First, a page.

In some Asian cultures, for instance, people will say yes when they don’t actually mean yes, Hartman said. “If you’re my American manager, I don’t want to appear that I don’t know what you’re talking about,” he said.
Globalization exploded in the 1980s, as the world opened up and companies realized they could save money — and attract business — by expanding overseas. Trade wars and new tariffs may put a damper on international growth in the short term, Hartman said, but the challenges of employing people around the globe are here to stay.
DataRobot’s first international employee was its fifth hire, in Singapore, in 2013. Today, the Boston-based creator of a machine-learning platform for data scientists has 800 employees, nearly half of them in countries as far away as Australia, Japan, and South Korea.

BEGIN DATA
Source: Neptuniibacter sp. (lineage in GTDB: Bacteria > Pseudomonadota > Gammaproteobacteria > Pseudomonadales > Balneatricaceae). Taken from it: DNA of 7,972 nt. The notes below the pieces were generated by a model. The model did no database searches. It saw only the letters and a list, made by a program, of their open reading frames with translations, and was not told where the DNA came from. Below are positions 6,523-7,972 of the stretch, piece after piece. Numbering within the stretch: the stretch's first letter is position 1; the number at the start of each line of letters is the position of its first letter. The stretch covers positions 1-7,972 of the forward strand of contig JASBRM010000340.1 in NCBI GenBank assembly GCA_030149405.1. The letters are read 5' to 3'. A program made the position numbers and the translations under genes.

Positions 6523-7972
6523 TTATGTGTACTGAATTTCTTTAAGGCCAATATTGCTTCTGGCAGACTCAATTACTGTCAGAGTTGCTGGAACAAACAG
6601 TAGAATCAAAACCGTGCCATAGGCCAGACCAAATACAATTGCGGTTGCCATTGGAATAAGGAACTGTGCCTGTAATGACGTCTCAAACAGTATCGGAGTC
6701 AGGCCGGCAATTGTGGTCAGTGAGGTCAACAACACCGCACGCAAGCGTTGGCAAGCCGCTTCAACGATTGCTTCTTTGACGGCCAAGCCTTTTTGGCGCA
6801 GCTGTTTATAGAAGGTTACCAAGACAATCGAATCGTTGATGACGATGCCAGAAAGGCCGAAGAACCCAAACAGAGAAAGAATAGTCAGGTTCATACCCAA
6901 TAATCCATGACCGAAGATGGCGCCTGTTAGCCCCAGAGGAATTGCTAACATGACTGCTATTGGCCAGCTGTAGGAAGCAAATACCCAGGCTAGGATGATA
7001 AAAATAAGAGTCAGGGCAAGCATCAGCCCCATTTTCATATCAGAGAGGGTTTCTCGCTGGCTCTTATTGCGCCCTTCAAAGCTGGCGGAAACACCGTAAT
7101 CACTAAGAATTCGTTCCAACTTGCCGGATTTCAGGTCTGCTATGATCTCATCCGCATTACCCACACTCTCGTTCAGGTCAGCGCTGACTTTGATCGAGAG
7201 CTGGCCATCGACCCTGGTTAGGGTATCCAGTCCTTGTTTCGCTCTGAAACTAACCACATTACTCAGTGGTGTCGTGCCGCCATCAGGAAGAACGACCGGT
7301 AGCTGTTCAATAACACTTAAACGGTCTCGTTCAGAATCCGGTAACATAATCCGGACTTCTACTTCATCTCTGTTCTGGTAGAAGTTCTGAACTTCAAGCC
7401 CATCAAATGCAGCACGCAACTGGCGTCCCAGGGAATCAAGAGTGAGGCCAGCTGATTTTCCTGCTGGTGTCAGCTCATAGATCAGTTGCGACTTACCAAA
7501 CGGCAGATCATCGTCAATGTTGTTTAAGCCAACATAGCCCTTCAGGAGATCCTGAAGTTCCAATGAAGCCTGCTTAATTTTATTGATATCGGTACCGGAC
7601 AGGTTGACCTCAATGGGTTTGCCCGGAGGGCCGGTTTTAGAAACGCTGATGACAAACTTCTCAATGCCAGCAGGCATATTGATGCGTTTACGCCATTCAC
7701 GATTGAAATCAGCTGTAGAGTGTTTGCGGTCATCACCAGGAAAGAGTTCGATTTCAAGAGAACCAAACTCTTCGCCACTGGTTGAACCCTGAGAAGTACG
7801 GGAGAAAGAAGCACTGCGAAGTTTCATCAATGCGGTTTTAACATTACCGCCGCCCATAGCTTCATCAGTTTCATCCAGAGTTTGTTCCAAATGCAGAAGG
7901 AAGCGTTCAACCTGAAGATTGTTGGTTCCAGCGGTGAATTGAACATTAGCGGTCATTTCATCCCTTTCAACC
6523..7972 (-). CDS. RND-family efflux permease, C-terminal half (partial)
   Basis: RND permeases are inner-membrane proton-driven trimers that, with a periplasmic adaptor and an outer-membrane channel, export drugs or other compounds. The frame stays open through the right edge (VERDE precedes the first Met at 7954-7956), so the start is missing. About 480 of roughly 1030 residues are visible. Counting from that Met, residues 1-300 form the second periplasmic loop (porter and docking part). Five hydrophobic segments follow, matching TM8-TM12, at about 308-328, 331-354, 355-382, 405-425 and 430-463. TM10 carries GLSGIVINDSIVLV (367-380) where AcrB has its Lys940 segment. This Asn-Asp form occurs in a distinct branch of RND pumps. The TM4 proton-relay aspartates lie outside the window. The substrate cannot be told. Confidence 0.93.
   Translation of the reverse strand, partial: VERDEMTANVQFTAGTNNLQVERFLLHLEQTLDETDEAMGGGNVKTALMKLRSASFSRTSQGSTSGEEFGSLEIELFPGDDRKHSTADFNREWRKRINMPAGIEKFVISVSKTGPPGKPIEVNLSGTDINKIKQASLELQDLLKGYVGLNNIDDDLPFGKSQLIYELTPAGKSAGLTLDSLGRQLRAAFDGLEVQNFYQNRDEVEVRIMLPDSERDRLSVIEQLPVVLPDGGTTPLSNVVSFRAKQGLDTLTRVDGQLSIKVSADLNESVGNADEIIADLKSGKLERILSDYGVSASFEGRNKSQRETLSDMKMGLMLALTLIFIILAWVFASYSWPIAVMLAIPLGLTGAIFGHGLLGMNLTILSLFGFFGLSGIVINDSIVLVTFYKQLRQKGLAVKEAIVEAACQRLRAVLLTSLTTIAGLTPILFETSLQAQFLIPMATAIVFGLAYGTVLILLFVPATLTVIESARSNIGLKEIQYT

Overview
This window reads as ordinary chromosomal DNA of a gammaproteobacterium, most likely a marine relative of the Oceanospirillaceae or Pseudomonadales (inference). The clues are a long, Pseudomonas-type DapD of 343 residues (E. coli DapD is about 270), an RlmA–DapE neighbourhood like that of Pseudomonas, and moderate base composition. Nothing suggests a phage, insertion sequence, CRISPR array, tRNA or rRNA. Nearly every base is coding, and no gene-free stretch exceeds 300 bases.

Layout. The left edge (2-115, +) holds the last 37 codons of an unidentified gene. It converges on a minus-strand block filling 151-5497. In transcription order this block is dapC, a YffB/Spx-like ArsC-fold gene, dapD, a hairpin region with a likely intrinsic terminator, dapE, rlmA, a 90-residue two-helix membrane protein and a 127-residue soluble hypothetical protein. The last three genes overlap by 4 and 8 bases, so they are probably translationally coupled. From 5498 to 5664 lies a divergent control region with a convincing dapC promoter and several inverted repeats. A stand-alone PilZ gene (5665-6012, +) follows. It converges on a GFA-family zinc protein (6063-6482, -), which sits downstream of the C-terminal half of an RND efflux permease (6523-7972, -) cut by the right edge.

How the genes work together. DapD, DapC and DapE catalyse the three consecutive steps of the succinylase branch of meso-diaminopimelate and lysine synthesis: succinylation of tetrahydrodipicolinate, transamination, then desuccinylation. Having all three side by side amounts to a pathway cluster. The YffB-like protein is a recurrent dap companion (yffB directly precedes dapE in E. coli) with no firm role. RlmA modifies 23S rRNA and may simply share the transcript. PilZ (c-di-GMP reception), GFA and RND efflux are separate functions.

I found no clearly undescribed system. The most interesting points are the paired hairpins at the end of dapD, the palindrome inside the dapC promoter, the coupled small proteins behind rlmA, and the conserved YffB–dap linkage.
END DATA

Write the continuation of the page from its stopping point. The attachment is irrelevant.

When the company opened its Ukraine office in 2015, it incorporated its Kiev developers into teams around the world to keep them from having a “contractor mentality,” said Ulises Reyes, vice president of engineering, who is originally from Mexico and works out of the Munich office.
“We definitely wanted to avoid the situation where we had an offshore team where we kind of threw something over the wall and had them complete it overnight,” he said.
To deal with language barriers, and to keep US workers from dominating discussions, teams mostly communicate in writing, Reyes said. But if a problem isn’t fixed with three e-mail exchanges, workers are encouraged to jump on a video call to hash it out face to face.
At TripAdvisor, which has 39 offices around the world, employees in the Needham headquarters are on calls with co-workers so frequently that all the private offices on Heather Nickerson’s floor are reserved for that purpose. Nickerson, senior director of product for the traveler-focused Experience team, manages 25 people scattered from Los Angeles to London and regularly interacts with employees in Sydney, Lisbon, Hawaii, and elsewhere.